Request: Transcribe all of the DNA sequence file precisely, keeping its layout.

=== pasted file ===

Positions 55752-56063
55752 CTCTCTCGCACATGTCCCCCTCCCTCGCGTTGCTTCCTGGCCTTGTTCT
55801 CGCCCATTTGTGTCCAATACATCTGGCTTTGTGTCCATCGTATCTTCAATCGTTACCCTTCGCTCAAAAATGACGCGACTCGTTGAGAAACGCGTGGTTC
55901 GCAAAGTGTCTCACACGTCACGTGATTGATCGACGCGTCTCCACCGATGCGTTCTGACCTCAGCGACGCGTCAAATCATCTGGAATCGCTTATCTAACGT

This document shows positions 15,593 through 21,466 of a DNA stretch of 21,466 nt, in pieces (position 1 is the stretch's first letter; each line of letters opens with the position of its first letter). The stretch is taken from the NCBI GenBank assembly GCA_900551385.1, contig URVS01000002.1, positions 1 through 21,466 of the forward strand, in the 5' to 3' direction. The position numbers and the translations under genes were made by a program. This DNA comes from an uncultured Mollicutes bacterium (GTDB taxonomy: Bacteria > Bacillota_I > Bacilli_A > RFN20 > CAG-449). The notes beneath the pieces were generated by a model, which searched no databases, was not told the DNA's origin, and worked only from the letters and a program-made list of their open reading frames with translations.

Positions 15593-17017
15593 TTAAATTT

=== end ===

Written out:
Positions 55752-56063
55752 CTCTCTCGCACATGTCCCCCTCCCTCGCGTTGCTTCCTGGCCTTGTTCT
55801 CGCCCATTTGTGTCCAATACATCTGGCTTTGTGTCCATCGTATCTTCAATCGTTACCCTTCGCTCAAAAATGACGCGACTCGTTGAGAAACGCGTGGTTC
55901 GCAAAGTGTCTCACACGTCACGTGATTGATCGACGCGTCTCCACCGATGCGTTCTGACCTCAGCGACGCGTCAAATCATCTGGAATCGCTTATCTAACGT

This document shows positions 15,593 through 21,466 of a DNA stretch of 21,466 nt, in pieces (position 1 is the stretch's first letter; each line of letters opens with the position of its first letter). The stretch is taken from the NCBI GenBank assembly GCA_900551385.1, contig URVS01000002.1, positions 1 through 21,466 of the forward strand, in the 5' to 3' direction. The position numbers and the translations under genes were made by a program. This DNA comes from an uncultured Mollicutes bacterium (GTDB taxonomy: Bacteria > Bacillota_I > Bacilli_A > RFN20 > CAG-449). The notes beneath the pieces were generated by a model, which searched no databases, was not told the DNA's origin, and worked only from the letters and a program-made list of their open reading frames with translations.

Positions 15593-17017
15593 TTAAATTT